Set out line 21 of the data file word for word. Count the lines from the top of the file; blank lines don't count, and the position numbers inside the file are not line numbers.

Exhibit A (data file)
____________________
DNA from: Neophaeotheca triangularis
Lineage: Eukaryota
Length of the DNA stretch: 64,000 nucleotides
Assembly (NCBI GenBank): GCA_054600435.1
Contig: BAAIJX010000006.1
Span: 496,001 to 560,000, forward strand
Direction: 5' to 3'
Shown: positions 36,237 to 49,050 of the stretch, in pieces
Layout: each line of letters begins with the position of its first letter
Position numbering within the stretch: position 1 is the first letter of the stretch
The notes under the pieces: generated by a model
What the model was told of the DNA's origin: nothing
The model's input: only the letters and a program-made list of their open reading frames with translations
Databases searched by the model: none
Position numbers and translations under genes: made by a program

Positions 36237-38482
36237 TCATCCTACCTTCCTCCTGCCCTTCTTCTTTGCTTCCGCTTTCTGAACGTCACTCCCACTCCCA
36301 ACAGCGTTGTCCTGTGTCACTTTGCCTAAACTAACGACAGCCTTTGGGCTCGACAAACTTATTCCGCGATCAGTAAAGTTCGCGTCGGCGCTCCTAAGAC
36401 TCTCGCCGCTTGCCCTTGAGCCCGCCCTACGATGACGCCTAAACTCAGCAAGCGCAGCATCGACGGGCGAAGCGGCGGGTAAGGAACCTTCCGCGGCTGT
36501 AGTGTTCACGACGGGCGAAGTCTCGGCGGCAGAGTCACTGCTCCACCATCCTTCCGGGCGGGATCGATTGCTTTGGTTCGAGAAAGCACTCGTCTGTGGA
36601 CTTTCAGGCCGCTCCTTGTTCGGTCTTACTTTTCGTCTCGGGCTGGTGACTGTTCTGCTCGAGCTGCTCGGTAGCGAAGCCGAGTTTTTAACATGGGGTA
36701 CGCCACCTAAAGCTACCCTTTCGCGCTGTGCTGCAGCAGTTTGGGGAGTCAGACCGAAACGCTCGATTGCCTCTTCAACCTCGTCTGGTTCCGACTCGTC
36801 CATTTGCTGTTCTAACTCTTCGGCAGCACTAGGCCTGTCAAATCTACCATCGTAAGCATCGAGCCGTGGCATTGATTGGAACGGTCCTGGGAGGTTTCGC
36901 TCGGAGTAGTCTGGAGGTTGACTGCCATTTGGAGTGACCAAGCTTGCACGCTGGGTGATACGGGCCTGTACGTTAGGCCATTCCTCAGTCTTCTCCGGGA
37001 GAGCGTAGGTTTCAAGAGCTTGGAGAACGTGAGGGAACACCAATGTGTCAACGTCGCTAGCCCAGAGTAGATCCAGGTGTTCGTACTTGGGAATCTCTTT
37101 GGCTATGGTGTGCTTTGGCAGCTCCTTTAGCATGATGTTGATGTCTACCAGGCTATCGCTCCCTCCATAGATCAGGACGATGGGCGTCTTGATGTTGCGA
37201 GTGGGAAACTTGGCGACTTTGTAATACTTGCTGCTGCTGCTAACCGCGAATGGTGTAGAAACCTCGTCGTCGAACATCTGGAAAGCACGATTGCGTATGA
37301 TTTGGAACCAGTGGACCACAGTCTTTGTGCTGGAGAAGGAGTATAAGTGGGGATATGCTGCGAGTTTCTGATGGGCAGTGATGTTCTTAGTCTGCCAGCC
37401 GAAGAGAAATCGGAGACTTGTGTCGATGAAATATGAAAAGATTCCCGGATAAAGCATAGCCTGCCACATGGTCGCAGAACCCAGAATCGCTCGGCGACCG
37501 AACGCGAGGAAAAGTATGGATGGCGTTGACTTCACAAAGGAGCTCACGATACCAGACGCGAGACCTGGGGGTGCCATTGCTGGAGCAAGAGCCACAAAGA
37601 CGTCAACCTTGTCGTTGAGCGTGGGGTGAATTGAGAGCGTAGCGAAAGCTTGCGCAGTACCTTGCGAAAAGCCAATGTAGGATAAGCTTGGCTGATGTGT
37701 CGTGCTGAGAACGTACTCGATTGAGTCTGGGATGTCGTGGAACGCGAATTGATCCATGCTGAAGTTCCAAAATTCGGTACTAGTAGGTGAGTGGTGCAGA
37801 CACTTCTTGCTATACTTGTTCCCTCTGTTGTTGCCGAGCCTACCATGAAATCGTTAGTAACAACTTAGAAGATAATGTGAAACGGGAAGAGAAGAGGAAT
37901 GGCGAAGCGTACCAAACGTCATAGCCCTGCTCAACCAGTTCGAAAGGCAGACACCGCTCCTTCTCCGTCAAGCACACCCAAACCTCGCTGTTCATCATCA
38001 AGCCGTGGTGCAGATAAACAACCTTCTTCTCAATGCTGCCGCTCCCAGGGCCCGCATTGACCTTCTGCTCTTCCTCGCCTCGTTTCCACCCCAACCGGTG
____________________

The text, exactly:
36601 CTTTCAGGCCGCTCCTTGTTCGGTCTTACTTTTCGTCTCGGGCTGGTGACTGTTCTGCTCGAGCTGCTCGGTAGCGAAGCCGAGTTTTTAACATGGGGTA